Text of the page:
The European Week of Regions and Cities will again bring together some 6000 regional representatives and experts in Brussels from 6-9 October.
We’ll be hosting a couple of hundred journalists from across the EU at the event, which includes a specially designed media programme. Given the strong focus on the use of statistics to report about European regions and EU Cohesion Policy, we will be extending a special invitation this year to a limited number of data journalists.
I’m following a Mass Open Online Course (MOOC) on data journalism organized by the European Journalism Centre at the moment. This week’s assignment required students to find four examples of data journalism and to say briefly:
- What does each story do?
- How was it created?
- How is it illustrated?
- What technologies were used to create the stories?
Where is the money going?
As part of its response to the economic crisis, the US federal government approved the American Recovery and Reinvestment Act – a stimulus package worth $787 billion (subsequently increased to $840 billion) – in February 2009. The Act provides financing for tax cuts and benefits, “entitlement programs” (such as unemployment benefits) and federal contracts grants and loans.
But where exactly is the money going? Continue reading
Using the “One Bus Away” app – a frequent site at bus stops in Seattle!
Collaboration, customer service and mobile are the three top trends in government communication to look out for in 2013, according to a survey of US state, county and city governments published on 19 March 2013 by GovDelivery. The survey stresses the need to streamline collaboration between government agencies in order to improve efficiency and reduce costs, as well as the growing demand for digital engagement opportunities from citizens:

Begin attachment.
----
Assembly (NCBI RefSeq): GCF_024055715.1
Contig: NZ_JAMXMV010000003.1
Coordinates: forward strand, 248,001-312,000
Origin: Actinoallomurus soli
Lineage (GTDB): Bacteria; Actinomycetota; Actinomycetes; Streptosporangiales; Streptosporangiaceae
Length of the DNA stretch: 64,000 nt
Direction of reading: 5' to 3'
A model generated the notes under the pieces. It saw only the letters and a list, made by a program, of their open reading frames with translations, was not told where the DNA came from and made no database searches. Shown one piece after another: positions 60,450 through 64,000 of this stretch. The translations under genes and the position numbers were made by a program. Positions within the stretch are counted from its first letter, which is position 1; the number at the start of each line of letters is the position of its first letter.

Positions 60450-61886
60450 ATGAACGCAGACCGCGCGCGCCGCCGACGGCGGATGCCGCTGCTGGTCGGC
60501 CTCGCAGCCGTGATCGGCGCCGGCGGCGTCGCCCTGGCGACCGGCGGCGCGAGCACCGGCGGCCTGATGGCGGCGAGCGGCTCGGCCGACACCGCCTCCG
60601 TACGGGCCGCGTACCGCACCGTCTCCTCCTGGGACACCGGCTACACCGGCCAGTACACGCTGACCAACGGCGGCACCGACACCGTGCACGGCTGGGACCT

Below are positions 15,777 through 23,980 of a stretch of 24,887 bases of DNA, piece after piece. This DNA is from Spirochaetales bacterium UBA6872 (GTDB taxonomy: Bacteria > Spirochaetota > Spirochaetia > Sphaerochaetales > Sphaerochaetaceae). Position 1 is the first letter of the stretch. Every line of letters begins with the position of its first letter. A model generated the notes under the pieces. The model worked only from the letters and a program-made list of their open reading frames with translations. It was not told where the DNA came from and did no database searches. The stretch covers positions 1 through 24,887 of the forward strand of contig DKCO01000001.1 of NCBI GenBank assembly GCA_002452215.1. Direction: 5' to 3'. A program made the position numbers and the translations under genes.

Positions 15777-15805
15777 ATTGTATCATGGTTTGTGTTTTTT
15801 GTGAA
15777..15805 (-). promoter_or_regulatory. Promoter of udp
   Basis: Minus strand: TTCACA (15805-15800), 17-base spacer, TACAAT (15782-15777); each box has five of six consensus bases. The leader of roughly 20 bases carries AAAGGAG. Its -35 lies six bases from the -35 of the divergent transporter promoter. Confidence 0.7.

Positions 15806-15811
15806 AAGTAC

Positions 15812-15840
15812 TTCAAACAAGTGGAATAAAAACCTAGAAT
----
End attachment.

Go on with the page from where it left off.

Roncoferraro, a small town in the northern Italian region of Lombardia, has switched to 100% renewable sources for its muncipal energy needs. A mix of different technologies, including solar power and a high-tech heating network running on locally-produced woodchips, provides heat during the cold winters and air conditioning during the hot summers. These investments were part-financed by the European Union through the European Regional Development Fund.
Until recently, it was difficult for journalists, researchers and even public officials from the different administrations in Italy to get a comprehensive overview of the way EU funding is allocated to projects in local communities like Roncoferraro. The relevant information was dispersed across the websites of different managing authorities, and published in formats that made it difficult to access and work with the data.
This is a guest post by Aurélie Valtat, who chaired a workshop on “E-ambassadors: Engaging citizens in a digital world” at the Europcom conference on 18 October 2012. Aurélie has been managing the digital communication strategy of the Council of the European Union since 2011. Before joining the European institutions, she was online communications manager at EUROCONTROL, where she demonstrated that social media can transform an institution’s engagement with citizens, in particular in times of crisis. She is also the President of IABC Belgium, the Belgian chapter of the International Association of Business Communicators, and one of the leading voices in the EU blogosphere. Thanks for sharing your thoughts here on the European Union 2.0 blog, Aurélie!
More than half of international aid for developing countries comes from the European Union and its Member States.
Implementing the EU’s development budget involves a wide range of partners across the world. These include staff working in the Commission’s headquarters in Brussels, its delegations in non-EU countries, EU Member States, other international donors, NGOs and the wider development community.